• 1 tablespoon balsamic vinegar
  • Zest of 1 medium lemon
  • 6 medium basil leaves, chiffonaded
  • 1 small shallot, minced
  • 1/2 cup chopped marinated artichoke hearts
  • 4 radishes, finely sliced
  • 1/4 cup plain sunflower seeds
  • Salt and freshly ground black pepper

Method:

Roast cherry Tomatoes

  1. Preheat oven to 400F.
  2. Place tomatoes on a baking sheet and drizzle with 1 tablespoon of olive oil and 1 tablespoon of balsamic vinegar
  3. Season lightly with salt and pepper.
  4. Place in oven for 20 minutes or until tomatoes are soft and collapsed (tomatoes will leak a lot of juice while roasting – it’s OK)
  5. Rem0ve from oven and set aside to cool.

Cook quinoa

  1. While tomatoes are roasting, combine rinsed quinoa and 1 1/2 cups of water in a medium saucepan.
  2. Cover and bring to a boil.
  3. Reduce heat to low and let quinoa cook for 15 minutes.
  4. Remove from heat, fluff with a fork and set aside to cool.

Prepare Lemon Vinaigrette

  1. Combine olive oil, lemon juice, red pepper flakes, coriander and salt in a small bowl and whisk everything until thoroughly combined. 
  2. Set aside until needed.

Toast Sunflower Seeds

  1. Place sunflower seeds in a small skillet over medium heat.
  2. Tossing continuously, toast seeds until just golden brown (this will only take a couple minutes – be careful, they burn easily!).
  3. Remove from heat and set aside to cool.

Assemble Salad

  1. Place cooled quinoa, shallots, artichokes, radishes, basil, lemon zest and toasted sunflower seeds in a large salad bowl and toss to combine.
  2. Gently fold in roasted tomatoes and juices from roasting pan.
  3. Drizzle lemon vinaigrette into bowl toss until everything is combined.
  4. Serve, topping each portion with freshly ground black pepper. Eat!

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Stuffed Baked Pears | With Oats, Figs and Honey

I have the most insatiable sweet tooth known to man. I’ve made this lofty claim previously but in the wake of Easter – which essentially amounted to an all out candy-eating gorge fest in my household – it bears repeating. Yes, it’s around the holidays that my tendency to overindulge in sugar really rears its insulin-spiking head. You might recall that huge Christmas cake of ill repute, the one I managed to polish off all by my lonesome, over the course of a few weeks, piece after piece stealthily snatched from the freezer. Well Easter witnessed similar petty crimes, except in this case my victims were a sickening number of chocolate bunnies and eggs.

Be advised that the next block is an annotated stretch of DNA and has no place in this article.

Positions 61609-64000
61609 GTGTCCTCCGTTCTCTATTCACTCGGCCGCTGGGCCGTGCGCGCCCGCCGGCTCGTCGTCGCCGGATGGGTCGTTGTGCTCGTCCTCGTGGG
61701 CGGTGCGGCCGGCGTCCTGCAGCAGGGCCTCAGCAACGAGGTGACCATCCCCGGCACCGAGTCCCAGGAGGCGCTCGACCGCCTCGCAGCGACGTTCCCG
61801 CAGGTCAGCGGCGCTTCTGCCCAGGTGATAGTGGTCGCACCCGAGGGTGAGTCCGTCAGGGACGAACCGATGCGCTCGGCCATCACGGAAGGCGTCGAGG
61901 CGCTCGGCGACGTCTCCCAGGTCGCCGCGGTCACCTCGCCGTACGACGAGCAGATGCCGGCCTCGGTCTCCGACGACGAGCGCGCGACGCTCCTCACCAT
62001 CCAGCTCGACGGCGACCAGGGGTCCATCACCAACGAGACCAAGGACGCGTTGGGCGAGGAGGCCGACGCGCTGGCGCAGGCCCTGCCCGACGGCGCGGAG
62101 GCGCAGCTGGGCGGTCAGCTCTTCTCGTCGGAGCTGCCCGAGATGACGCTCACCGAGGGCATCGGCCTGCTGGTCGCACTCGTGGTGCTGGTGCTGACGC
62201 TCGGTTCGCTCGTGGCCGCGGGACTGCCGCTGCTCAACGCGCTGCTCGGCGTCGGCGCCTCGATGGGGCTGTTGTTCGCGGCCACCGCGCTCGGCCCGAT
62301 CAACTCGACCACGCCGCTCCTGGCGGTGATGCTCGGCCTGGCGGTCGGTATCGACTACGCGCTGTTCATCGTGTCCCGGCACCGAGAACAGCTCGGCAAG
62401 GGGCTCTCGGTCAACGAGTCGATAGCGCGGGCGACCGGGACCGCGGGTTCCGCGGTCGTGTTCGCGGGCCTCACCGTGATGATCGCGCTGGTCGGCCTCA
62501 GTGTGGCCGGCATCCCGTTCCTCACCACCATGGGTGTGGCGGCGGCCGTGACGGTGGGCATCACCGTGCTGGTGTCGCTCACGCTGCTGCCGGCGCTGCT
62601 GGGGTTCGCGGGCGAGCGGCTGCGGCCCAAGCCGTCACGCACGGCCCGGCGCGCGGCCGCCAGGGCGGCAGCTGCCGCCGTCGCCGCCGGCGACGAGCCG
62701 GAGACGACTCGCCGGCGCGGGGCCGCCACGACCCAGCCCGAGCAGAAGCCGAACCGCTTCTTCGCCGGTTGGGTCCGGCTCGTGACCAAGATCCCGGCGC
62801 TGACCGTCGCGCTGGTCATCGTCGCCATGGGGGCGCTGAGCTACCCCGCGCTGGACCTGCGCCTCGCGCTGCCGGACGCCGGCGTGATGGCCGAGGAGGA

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Really I have no problem munching on sweet treats over the holidays – it’s fun to be festive and depriving myself of food I enjoy puts me in a dark mood. The issue is that these holiday overindulgences tend to set me off on a rather unhealthy pattern of sugar consumption. Suddenly eating candy after dinner EVERY NIGHT doesn’t seem like too bad of an idea. An apple fritter with that Tim Horton’s coffee? Sure, why not? Pancakes for breakfast on a Wednesday? Oh hell ya! Before I know I’m back on the sugar wheel, consuming way too many sugary confections and always wanting more. Madness!
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So once again, I find myself having to do a self-intervention before I snack my way too far into diabetes territory. That being said, I’m not inclined to completely renounce my dessert habit – gotta keep a little junk in the trunk, right ladies? As such I’ve been searching for recipes that would provide a happy medium – that is, appease my sweet tooth without making feel like I’m ‘on a diet’ and eating like an ascetic monk. A tall order? Perhaps, but I knew that someone out there in the WordPress blogosphere or beyond must possess the answer to this culinary ruse!